In case you’re new here, let me introduce myself: I’m Elizabeth, a traveling wedding photographer, wife, and momma to two kiddos. Growing up, I was interested in art, but honestly I always planned on being a stay at home mom…until college. I realized my passion for photography and ever since having my first baby in 2013, I just haven’t been able to let go of this awesome job, if you can even call it that. More accurately, being a wedding photographer who travels for 80% of my shoots is just an addiction that pays.
Today, I’ll be preaching to myself more than anyone else, because I want to discuss finding a balance between being a wife and mother, and owning your own business. This topic is endless, and I’ve yet to perfect it — or even come close — but I’ve found these 3 tips helpful (when I actually stick to them).
1. Give yourself business hours. Sit down with your spouse, and let them have a say in when those hours will be; Hours where you can work completely uninterrupted. If you have a studio or office space, this helps. But, if you’re like me, and your growing family is busting the house at the seams, it’s especially important for your spouse to have your back and keep the kids out for just a while so you can fully focus. Also, do your best to NOT be flexible with these hours! Of course, life happens, and you will at times have to move things around, but REALLY try not to let these specified hours get away from you. For me, I’ve hired a babysitter twice a week during the day to watch the kids. This keeps me from having to stay up late on those days, and I actually get to relax after the kids’ bedtime, like a normal person. By relax, I obviously mean do laundry.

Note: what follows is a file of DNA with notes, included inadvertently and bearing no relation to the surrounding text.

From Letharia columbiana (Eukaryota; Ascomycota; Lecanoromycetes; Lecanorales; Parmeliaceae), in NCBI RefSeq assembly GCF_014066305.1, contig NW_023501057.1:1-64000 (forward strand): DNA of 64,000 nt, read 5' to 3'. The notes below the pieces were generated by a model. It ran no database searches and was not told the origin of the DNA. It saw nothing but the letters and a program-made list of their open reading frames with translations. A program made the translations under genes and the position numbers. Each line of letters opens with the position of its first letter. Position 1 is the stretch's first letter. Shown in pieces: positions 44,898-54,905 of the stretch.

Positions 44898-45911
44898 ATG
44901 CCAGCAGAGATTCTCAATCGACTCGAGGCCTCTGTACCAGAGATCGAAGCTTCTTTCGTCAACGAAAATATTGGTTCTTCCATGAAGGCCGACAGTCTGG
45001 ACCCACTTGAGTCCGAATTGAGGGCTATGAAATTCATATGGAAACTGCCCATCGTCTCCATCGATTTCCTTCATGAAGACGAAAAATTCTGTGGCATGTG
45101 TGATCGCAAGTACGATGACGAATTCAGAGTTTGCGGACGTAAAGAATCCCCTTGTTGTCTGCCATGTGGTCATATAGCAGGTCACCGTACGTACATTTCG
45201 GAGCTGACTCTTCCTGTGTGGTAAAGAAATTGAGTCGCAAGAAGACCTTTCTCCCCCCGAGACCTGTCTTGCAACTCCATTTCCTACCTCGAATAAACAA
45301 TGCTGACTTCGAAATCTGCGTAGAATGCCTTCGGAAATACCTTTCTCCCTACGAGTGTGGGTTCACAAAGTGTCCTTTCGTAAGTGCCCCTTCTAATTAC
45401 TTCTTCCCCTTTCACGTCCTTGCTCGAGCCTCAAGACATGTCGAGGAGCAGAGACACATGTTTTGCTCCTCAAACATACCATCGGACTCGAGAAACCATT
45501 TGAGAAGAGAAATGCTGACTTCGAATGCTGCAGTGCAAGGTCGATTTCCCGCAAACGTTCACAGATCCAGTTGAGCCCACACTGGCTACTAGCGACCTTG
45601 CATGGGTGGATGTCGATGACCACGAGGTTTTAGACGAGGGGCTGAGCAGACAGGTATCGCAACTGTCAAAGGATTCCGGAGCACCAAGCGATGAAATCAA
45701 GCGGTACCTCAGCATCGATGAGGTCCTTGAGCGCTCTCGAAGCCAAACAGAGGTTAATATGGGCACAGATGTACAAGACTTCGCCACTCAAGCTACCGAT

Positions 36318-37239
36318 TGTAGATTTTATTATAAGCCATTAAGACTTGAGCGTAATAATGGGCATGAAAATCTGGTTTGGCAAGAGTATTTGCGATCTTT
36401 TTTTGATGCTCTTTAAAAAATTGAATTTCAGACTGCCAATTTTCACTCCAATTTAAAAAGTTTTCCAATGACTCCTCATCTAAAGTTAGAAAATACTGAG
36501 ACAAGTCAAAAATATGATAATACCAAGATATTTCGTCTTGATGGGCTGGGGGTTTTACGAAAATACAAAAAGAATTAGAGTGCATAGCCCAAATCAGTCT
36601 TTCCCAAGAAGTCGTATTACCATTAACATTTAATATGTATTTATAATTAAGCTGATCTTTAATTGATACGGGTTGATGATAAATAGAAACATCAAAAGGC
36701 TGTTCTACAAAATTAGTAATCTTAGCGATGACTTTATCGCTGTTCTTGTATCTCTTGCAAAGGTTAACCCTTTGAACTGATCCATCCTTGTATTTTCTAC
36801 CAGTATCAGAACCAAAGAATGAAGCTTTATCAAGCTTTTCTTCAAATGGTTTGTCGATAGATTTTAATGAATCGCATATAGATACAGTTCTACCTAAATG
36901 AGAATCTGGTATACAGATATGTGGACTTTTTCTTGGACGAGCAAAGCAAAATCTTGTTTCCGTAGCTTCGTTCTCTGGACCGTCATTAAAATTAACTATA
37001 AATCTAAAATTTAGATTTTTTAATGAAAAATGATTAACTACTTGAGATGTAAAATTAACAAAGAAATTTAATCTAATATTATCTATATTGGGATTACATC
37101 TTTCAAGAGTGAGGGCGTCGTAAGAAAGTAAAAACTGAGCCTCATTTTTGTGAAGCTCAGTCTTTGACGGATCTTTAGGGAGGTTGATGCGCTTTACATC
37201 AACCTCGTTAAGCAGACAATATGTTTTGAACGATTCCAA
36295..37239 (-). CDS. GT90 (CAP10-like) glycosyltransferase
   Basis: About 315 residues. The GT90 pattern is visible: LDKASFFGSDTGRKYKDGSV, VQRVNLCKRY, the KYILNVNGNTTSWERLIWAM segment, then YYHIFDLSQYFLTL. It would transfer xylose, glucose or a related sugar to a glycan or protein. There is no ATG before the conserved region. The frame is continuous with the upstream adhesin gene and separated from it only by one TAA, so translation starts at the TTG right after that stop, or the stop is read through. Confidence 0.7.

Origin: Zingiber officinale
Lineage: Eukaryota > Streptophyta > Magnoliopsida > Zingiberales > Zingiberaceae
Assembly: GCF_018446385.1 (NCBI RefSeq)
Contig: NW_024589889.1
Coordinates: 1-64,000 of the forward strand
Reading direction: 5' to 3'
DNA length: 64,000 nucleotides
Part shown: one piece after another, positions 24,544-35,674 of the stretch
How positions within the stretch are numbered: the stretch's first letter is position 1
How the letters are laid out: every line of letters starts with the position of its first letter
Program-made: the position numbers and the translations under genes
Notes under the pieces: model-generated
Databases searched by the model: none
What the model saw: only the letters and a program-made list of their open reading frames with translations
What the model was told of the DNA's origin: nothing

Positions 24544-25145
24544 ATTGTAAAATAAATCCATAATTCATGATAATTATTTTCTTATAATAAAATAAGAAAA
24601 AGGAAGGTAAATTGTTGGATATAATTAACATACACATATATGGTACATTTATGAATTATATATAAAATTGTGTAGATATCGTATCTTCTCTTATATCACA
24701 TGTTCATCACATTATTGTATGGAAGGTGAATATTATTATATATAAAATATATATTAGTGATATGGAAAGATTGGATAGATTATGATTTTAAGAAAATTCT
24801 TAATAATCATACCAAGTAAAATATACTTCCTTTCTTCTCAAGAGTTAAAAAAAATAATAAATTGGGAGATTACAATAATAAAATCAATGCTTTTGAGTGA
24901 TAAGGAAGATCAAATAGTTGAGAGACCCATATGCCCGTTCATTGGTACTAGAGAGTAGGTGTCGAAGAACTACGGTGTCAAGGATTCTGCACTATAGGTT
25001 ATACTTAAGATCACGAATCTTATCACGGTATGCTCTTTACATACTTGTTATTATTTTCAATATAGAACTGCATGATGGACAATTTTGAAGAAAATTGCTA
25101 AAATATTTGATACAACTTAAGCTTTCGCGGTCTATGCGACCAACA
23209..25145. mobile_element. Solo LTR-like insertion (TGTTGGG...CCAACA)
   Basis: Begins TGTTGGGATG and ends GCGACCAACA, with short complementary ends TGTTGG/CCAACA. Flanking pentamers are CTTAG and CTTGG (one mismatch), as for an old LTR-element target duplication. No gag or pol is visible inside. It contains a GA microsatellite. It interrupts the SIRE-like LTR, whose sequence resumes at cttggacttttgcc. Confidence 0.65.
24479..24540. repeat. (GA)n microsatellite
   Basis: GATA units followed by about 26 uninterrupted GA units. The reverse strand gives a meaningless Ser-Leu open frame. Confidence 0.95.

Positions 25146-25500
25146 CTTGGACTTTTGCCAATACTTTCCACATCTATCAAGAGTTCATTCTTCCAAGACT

2. Do not get behind!! I’m super grumpy, and all around a horrible person if I start to feel the pressure of deadlines that I’m not meeting! As a wedding photographer, people are waiting for their photos the day after I shoot a wedding, and it can take quite a while to get through the editing process. If I start to get behind, I pull a near all-nighter editing. I don’t recommend doing this more than 2 nights in a row, BUT I’d rather have one long all-nighter than a week of staying up “pretty late.” That’s my personal preference, but I guess that may not work for everyone.
3. Have at least 2 days a week where you don’t work at all. For me, this can’t be the weekend, because most of my weddings are on Saturdays. Plus, when my husband is home all day, that’s the perfect opportunity to get in a couple hours of editing. My no-work days are usually Mondays and Fridays, although I do have to do a small bit of prepping for Saturday weddings on Fridays. By having designated no-work days, I can focus on time with my family, meal prepping, or whatever the surrounding week’s activities require.
I have to say, in case anyone is reading this and thinks I have it all figured out, I almost NEVER follow these tips perfectly. But I totally should! I think the biggest challenge about working from home is finding that balance. It can be so challenging to sit and edit when the dirty dishes are 5 feet away from you. By the same token, I would always rather work than do laundry, and it’s easy to procrastinate my “at-home duties” when my computer is just in the next room, waiting for me to get to work! But balance is always my goal, and think about what that looks like: When you’re “balancing” on anything, you probably won’t be perfectly balanced at all times! You’ll be wobbly with your arms out, struggling, and even sometimes falling…but that doesn’t mean that the balance is impossible. So when you’re struggling, keep trying, and when you fall, don’t beat yourself up. If someone offers to help, by all means, ACCEPT the help! Remember, most things that are worth doing are pretty freaking hard.